His series of richly colored still life paintings hang in the dining room, illuminated by a large chandelier dripping with sparkling crystals. Painted sidechairs in the Swedish Rococo style and a pair of carved mahogany armchairs are grouped around a cherry table. The seats are upholstered in a subtle mix of stripes and checks.
“I don’t like things that are too perfect,” Powell says. “I like a surprise here and there.”
She is fond of flowers and greenery because they instantly infuse a space with a sense of life and freshness. The lush topiaries in the dining room do the trick, but don’t require much fuss because the plants have been preserved.
“Who has time to run around and water plants all day?” she asks.
Her favorite space is a light-drenched sunroom where the family gathers for informal meals around a pine farmhouse table—“a great piece that no one has to worry about banging up,” she notes. Chairs are dressed in skirted cushions in a floral print trimmed in a neat check. The same patterns and fabrics are repeated in simple, tailored curtains.
“In the summer, we open all the doors so we’re at one with the outside,” she says. “We can look out at the trees, and in winter, when the leaves are gone, we can see the lake.”
In an expansive kitchen, the Powells replaced solid-surface counter tops with granite. Traditional raised-panel wood cabinets got a whimsical touch from new hardware, hammered metal in the shapes of various fruits.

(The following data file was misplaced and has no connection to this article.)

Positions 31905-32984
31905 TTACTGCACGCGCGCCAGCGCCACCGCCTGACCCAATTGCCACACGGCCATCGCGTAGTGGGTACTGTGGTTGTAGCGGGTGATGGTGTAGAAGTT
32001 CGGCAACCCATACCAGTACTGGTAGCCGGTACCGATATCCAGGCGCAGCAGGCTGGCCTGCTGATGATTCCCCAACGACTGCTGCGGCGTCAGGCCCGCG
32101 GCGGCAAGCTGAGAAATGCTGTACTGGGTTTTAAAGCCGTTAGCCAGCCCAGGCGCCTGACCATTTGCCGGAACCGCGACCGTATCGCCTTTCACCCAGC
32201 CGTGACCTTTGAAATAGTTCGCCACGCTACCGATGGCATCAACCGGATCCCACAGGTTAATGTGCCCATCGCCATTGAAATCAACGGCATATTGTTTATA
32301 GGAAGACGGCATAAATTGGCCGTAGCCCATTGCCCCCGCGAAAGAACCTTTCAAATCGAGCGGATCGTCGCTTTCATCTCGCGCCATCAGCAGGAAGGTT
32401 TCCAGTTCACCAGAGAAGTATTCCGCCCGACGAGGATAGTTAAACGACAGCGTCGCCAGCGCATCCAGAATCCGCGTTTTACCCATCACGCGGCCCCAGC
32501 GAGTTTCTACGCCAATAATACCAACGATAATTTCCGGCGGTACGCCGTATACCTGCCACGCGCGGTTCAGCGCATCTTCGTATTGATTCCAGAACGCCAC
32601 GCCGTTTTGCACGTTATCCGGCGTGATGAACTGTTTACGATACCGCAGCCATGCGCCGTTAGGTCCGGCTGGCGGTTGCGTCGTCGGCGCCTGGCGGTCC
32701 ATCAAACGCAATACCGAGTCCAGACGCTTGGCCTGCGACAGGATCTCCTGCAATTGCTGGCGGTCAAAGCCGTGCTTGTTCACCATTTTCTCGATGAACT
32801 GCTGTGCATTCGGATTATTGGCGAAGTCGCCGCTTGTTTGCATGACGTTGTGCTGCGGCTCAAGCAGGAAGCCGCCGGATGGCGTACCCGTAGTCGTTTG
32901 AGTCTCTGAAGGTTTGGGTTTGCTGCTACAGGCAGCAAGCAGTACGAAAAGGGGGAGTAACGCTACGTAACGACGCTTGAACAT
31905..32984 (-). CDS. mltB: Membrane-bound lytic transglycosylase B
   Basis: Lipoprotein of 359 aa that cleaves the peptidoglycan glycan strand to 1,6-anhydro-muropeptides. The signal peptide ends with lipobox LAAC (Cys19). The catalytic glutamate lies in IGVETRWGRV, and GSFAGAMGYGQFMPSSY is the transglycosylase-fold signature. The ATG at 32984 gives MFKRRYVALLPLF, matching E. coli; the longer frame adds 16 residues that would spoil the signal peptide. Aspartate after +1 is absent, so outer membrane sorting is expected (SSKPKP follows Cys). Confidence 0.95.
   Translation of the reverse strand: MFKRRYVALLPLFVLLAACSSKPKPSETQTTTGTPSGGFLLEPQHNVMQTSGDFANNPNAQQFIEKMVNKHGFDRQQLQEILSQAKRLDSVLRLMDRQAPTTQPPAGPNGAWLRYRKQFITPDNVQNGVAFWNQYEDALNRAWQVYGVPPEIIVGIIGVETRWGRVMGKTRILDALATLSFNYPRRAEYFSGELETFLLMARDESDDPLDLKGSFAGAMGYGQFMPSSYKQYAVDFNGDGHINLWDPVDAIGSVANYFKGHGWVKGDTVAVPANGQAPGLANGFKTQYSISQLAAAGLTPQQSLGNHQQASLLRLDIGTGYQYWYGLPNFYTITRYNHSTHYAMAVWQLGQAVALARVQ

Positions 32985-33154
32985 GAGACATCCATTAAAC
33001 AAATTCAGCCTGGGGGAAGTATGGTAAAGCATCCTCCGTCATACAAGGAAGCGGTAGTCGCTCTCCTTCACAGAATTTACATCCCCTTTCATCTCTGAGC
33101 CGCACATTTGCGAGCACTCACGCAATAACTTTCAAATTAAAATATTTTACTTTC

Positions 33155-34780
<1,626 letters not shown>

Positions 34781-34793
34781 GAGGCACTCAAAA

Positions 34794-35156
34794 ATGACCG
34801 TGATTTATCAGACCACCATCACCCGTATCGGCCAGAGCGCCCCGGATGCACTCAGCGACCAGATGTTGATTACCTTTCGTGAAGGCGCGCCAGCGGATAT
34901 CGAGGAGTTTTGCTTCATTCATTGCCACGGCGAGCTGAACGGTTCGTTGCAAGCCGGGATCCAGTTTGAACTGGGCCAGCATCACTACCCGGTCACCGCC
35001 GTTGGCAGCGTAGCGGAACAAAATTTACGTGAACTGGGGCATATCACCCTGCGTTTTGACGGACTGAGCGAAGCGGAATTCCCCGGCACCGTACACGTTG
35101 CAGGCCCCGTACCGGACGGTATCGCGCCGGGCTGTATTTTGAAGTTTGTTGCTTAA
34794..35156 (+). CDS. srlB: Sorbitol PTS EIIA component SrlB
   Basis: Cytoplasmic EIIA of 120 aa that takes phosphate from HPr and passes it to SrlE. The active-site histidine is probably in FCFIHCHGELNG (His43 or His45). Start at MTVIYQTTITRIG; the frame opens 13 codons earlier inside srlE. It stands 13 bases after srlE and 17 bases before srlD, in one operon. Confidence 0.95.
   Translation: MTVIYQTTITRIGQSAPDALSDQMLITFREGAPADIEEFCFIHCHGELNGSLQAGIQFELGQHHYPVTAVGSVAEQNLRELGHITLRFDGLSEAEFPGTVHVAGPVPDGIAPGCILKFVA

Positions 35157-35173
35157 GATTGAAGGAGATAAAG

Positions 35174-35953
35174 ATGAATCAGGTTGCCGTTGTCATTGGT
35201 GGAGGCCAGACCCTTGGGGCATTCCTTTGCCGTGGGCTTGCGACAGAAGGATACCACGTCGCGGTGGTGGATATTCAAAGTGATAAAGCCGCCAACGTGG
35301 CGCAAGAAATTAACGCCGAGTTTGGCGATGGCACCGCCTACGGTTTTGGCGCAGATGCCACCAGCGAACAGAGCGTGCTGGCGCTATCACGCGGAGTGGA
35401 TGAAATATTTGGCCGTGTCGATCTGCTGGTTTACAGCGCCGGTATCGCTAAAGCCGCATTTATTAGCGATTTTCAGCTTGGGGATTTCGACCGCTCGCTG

The family gathers for informal meals around a
pine farmhouse table in the sunroom.
The kitchen is open to an airy gathering space, where a large sofa and chairs are arranged in front of a floor-to-ceiling stone fireplace. Chenille upholstery, ideal for snuggling, is warmed by a faux fur throw.
“There should never be anything scratchy in a home,” Burstam says. “Soft is so much nicer.”
A big coffee table is outfitted with drawers to store children’s games and puzzles. It’s subject to the occasional ding, which doesn’t diminish its function or looks.
“Life is about enjoying the family,” Powell says. “This is a house where everyone can be together.”
GET THE LOOK